A sense of humor can serve you well in many situations. A job application, however, may not be one of them. That apparently did not deter one prospective Taco Bell employee when filling out his application -- and his application immediately prompted a debate online as to what his true motive was.
According to... Read More »
Face facts: Some people will never read your cover letter. The rest of the people may trash your resume if it does not include a cover letter. Others will value the cover letter over all other application materials. Since you can't know for sure which type of employer or recruiter will receive and review your... Read More »
You can design your resume to appear modern and appropriate for today's job search, but it is equally important to include relevant content to appeal to the hiring manager. Most companies today are using a computerized system (known as an applicant tracking system, or ATS) to evaluate your materials; this... Read More »
Any career expert will tell you that resume customization is key to standing out in a job search. You need to include key details that will spark the hiring manager's curiosity and make her want to take a second look. However, divulging such personal information as your ties to the mob? Not a good idea. Read More »
Most employers will tell you that job seekers routinely make obvious, painful errors on their resumes that cost them the job. And while there are online tools that will help you avoid making some of these mistakes, such as punctuation errors, most tools won't catch these four major blunders. Read More »
By Kelly Eggers
According to a 2010 Accountemps survey, 28% of executives say the resume is where most job seekers make mistakes in the application process. But what exactly constitutes a mistake?
We talked with career coaches and resume writers to find ten gaffes that will guarantee that your resume never... Read More »
By Sean Weinberg
Everyone has had that "Oh, shoot!" moment. Whether it was when you dropped that carton of eggs or forgot the index cards with your wedding vows on them, all you can even think or say is "Oh, shoot!"
Your job search probably has a few of those moments sprinkled throughout as well. We're all... Read More »
Many of the questions from our AOL Jobs readers focus on resume writing. Here's a roundup of some of the most commonly asked.
1. What's the best style: chronological or functional?
Most recruiters and hiring managers prefer a chronological format. Omitting your work history and just showcasing functional... Read More »
The list of personal attributes that job seekers place on their resume to convey their value proposition is endless. Almost every resume I read is full of words that suggest the person is someone worthy of a spot on the team, yet few of them explain what they have actually done in their place of work to prove... Read More »
I constantly come across the same five outdated resume-writing methods, which keep getting passed down from generation to generation of job seekers. It's time to break the cycle and dispel some common resume-writing myths once and for all. Read More »
I've frequently received mail from readers infuriated by the fact that many job seekers and career professionals write the word resume rather than résumé with the accent marks over the two "e's." The grammar police can be seen out in full force on some occasions, and some people seem to revel in... Read More »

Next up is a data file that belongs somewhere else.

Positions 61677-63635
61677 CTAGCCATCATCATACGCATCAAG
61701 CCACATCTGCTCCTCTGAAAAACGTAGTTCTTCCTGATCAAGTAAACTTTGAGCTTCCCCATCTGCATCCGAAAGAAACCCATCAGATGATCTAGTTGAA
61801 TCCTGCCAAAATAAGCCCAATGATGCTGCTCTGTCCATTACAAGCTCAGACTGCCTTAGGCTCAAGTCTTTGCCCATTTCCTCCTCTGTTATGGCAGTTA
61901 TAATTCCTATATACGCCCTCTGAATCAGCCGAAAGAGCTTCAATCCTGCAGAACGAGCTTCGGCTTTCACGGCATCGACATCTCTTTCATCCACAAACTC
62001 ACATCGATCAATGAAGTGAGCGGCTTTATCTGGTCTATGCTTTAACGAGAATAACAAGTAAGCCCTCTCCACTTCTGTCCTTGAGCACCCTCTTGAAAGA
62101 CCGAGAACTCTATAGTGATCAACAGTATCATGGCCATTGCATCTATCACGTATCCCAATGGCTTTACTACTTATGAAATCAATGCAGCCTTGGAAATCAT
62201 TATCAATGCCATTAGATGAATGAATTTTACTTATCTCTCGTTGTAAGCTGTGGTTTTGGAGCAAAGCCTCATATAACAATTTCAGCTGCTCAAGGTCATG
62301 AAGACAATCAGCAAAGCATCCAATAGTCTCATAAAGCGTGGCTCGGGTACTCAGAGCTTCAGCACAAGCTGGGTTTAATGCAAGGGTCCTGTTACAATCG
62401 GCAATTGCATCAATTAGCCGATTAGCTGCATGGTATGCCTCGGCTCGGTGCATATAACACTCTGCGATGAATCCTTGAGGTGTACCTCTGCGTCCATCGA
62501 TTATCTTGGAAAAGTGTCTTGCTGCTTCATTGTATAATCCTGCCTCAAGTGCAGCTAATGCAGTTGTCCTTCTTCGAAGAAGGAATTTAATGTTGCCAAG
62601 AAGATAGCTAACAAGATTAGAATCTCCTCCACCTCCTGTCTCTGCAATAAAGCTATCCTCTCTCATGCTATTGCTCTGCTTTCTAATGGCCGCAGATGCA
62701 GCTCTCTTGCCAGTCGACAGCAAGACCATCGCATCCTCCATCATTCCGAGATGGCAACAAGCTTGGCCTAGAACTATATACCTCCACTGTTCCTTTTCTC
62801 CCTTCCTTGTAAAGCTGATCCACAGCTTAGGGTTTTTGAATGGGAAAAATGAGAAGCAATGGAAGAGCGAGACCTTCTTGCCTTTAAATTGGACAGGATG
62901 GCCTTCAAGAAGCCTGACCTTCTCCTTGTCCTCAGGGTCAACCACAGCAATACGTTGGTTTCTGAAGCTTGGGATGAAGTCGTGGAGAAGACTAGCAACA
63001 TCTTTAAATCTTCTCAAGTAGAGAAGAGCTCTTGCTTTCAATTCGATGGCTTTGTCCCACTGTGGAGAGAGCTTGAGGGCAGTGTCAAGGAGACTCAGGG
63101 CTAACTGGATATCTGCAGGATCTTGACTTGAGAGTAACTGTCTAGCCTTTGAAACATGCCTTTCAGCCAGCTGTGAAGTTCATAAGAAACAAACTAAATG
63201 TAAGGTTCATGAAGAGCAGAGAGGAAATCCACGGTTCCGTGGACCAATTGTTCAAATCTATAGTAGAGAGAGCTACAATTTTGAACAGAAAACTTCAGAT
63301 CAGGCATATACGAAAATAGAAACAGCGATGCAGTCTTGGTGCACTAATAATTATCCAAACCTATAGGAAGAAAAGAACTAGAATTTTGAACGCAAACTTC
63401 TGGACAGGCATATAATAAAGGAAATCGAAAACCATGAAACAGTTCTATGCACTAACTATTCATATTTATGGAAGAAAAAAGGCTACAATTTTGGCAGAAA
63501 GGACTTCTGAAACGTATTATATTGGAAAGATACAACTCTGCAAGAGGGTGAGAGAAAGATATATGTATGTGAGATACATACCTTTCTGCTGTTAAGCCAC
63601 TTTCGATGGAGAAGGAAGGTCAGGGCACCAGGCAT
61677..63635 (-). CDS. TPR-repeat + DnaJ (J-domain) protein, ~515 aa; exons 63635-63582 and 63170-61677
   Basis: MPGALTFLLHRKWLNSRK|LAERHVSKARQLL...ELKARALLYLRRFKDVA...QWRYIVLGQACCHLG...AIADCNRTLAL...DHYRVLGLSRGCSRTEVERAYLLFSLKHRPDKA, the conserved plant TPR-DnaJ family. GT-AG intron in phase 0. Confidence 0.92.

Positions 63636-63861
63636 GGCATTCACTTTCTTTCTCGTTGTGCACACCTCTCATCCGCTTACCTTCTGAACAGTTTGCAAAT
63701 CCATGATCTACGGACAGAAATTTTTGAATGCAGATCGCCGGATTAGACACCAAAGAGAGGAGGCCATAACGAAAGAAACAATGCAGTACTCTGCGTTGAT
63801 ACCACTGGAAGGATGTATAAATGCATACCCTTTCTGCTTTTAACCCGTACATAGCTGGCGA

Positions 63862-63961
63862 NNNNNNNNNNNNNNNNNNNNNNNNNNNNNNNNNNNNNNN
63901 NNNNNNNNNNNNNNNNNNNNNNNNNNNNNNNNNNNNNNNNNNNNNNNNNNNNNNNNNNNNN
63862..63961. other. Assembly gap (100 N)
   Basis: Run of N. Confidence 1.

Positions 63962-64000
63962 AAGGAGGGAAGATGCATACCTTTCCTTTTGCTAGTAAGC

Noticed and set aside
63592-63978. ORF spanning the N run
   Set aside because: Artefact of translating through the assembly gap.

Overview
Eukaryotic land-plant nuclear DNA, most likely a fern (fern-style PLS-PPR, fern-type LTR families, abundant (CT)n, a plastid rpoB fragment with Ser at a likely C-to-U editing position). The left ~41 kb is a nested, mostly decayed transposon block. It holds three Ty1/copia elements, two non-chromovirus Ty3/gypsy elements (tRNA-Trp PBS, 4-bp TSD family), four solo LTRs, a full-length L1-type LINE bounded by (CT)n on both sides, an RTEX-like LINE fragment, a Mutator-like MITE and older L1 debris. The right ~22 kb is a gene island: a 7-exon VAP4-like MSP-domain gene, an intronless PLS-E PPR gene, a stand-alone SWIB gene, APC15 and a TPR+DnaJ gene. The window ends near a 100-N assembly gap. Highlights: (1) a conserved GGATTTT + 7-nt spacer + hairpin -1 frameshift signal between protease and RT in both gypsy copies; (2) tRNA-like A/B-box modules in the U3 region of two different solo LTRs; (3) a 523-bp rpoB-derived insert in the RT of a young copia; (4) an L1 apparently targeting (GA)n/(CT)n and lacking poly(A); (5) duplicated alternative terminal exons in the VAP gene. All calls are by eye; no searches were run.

For many, spring is a time of career renewal. Maybe it's the weather; maybe it's the fact that many people have just received their payout for last year's bonus and they are now ready to make a move. Whatever the reason, many people decide to spring clean their resume this time of year and embark on a job... Read More »
Hiring managers may have to sift through hundreds of resumes before they find the person they want to call in for the interview. So many resumes I see would get passed over quickly by a hiring manager simply because they are too difficult to read. Here are five resume formatting mistakes to avoid. Read More »
Resumes are frequently used to make a first impression on hiring managers. Yet many job seekers are making mistakes on their resumes that are leading to a flat first impression. Here are some examples of resume content that falls flat, confuses, or amuses the reader -- all at the expense of the candidate. Read More »
Frequently, AOL readers ask me to review their resumes. Nine times out of 10, their resume suffers from the same problem.
The No. 1 mistake made on resumes is writing only about job tasks and never writing about what was achieved in each position.
When your resume lands on a hiring manager's desk, he may... Read More »
Poor formatting on a resume can make the document difficult to read. Since most hiring authorities only spend about 15-30 seconds reviewing a resume, it is important to make the document as "user friendly" as possible to improve the chances of piquing the hiring manager's interest. Below are three common... Read More »
Most job seekers I meet have some sort of "special circumstance" or blemish on their resume that they feel makes them unattractive to a hiring manager. For some, it's accounting for the dot-com they worked for that went bust after nine months or the year they took off from work to care for an aging parent or... Read More »